On the 10th March, 2019, Nepalese federal parliament endorsed the Land Use Act to regulate land management and ensuring sustainable use of land resources in the country.The government formulated National Land Use Policy in 2012. But the policy remained unimplemented because of the absence of necessary regulations for its implementation. Later in 2015, Land Use Policy 2012 was amended considering political changes and effect of the earthquake of 2015. After 2015, there was constant discussion and feedback from different stakeholders, the Land Use Act possible to endorse from the Government of Nepal and parliament. This Land Use Act has long-term significance for land and agrarian reform in Nepal. Overarching aim of this Act as mentioned in its preamble is to utilize maximum land resources and long-term benefits of all sections through land classification, proper use and effective management to achieve national goal. Now, based on topography, aptitude and appropriateness, existing use as well as necessity, the available land will be classified in nine different categories, namely – agricultural, residential, commercial, industrial, mining-mineral, forest, river-lake-wetland, public use and cultural-archeological. The Act has given special importance to the agricultural area. It also allows using any other categories of land for agriculture until that land is used for its specified purpose. Ministry of Land Management, Cooperatives and Poverty Alleviation (MoLCPA) will have to ensure that all 753 local governments prepare their land use maps within a year. While preparing such maps, locations that are highly vulnerable to natural disaster, should be identified and indicated; and, local governments will have to be supported in preparing land use plans. The federal, provincial and local governments will have to prepare an approach (base) paper for long-term land use plan by studying various issues including context/status of land, types of land, population growth rate, land requirement for food production and settlement, increment in demand of land for economic and infrastructure development. Based on this approach paper, the federal, provincial and local governments will have to develop a land use plan and approval should be taken from the Land Use Council in their respective level of government to implement the plan. While developing the plan, the local governments will have to prepare separate plans for rural and urban areas. Once the land use classification maps are prepared, land ownership records and certificates should be updated accordingly. When the land is classified for one purpose as per the Act’s provision, cannot be used for another. If there is need to use the land for other purposes an application will have to be submitted at Local Land Use Council. However, there should be clear justification on the need and situation of using one categorized land to another. This act has also tried to address the highly debated and controversial issue of land fragmentation and plotting. It includes the possibilities for land integration for settlement and agriculture. Under this provision, local governments themselves can formulate policies or procedures and manage land based on the categorization which are appropriate at local level. The Act also has provisioned to develop basis and criterion to control land fragmentation.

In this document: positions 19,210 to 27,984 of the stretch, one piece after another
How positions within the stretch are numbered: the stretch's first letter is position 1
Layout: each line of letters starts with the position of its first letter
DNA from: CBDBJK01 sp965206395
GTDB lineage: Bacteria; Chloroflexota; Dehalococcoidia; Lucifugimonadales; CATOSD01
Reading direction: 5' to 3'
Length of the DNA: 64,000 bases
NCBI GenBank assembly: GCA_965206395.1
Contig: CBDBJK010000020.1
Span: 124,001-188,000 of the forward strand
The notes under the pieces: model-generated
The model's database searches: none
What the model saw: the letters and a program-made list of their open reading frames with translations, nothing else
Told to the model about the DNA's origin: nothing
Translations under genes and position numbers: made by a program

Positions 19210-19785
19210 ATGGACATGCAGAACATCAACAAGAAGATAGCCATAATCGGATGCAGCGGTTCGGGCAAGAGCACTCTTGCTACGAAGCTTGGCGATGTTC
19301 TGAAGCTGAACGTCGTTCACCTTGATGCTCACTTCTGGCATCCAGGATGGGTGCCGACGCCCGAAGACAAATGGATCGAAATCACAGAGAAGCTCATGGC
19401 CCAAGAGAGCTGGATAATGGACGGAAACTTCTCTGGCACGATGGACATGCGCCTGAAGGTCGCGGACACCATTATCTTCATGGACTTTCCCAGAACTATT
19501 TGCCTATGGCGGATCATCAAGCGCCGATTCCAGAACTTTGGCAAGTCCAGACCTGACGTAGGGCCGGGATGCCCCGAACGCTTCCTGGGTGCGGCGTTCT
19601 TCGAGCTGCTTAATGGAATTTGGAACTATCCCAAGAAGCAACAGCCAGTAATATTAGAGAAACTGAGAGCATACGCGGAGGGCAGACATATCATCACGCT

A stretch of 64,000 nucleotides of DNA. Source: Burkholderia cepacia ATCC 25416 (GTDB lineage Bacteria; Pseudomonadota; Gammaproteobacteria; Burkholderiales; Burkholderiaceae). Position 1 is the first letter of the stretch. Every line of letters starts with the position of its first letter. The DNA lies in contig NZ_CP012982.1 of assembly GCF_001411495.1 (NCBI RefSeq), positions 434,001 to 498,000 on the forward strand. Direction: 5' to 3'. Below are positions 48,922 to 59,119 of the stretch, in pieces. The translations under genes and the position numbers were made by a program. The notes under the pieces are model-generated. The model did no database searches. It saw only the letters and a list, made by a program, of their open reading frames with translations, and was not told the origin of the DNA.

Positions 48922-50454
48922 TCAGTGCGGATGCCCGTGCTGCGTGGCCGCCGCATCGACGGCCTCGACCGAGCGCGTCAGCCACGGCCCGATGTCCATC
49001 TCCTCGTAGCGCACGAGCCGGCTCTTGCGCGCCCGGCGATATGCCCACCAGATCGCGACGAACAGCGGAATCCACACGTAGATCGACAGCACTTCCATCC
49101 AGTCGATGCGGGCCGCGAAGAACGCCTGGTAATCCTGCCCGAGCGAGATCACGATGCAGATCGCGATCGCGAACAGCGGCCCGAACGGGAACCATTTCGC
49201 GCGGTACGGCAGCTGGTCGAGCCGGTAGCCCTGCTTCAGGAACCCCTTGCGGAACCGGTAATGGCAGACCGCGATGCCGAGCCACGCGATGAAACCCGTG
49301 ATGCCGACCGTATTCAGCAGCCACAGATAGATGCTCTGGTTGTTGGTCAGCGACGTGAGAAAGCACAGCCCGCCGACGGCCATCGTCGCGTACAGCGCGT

The Act prohibits constructing new houses or other such infrastructures on agricultural land, except for existing structures. In other words, if someone already has a house on the agricultural land then he/she does not have to demolish the house. One of the most important provisions of the Act is that any land other than classified for settlement/shelter cannot be used for commercial plotting and selling. This provision has completely prohibited in buying and plotting of any agricultural land without taking prior approval from local land use commission. Now, variation in land’s valuation and tax rates has become possible, depending on the nature of land. There is also a provision to form federal, provincial and local level Land Use Council. The federal Council comprises of thirteen members and is chaired by the concerned minister at federal and provincial level. There will also be a provincial level Land Use Council comprising of seven members at the provincial level, chaired by the state’s concerned minister. In the case of a local government, respective rural municipality or municipality will act as the Local Land Use Council. At the local level, there will be also a Land Use Implementation Committee, chaired by respective Chairperson/Mayor. This committee comprises of ward chairperson, heads of agriculture, forest, land, urban development and physical infrastructure sections within the local government including four stakeholders and two women. The Chief Administrative Officer of the respective local government will act as a Member Secretary. Local Committee has critical roles and responsibility for the implementation of the land use plan and proper utilization of land as approved by local Land Use Council. This Council prepares a ward level land use plan in each ward, implement awareness programme on land protection and its sustainable use, monitor whether agricultural land is used properly or left barren, identify public land and make arrangements to use that for public welfare, recommend individuals or organizations to be awarded for their significant contribution in land use. This Act expects many substantial duties as mentioned above from the local level while previously they had no duties other than simply providing general recommendation regarding land and collect tax. This shift is very important in relation to proper use of land. Ministry of Land Management, Cooperatives and Poverty Alleviation (MoLCPA) had been working in the draft bill since the last four years. During the formulation phase of this Act, Community Self Reliance Center (CSRC) has been also engaged actively with Ministry. Ministry and CSRC jointly organized regular dialogue sessions with diverse stakeholders working on land, group of policy experts, parliament members and community people and provided feedback on the draft bill. The learning and best practices of other countries have also been taken into consideration while preparing a policy brief for land use act. National Land Rights Forum has also engaged with this process in various activities. Action Aid, Oxfam, Care Nepal, International Land Coalition, UN Habitat, DANIDAHUGOU, GF and ANGOC also provided support for this process. All the 753 local governments will prepare land use plan as provisioned by Land Use Act. For this, they do not have enough human resource with them. Considering the current context, capacity, staffs and elected representatives of local governments at local level have become an urgent need. Similarly, they will also require significant support to facilitate the formulation of local procedures and implementation of land use act.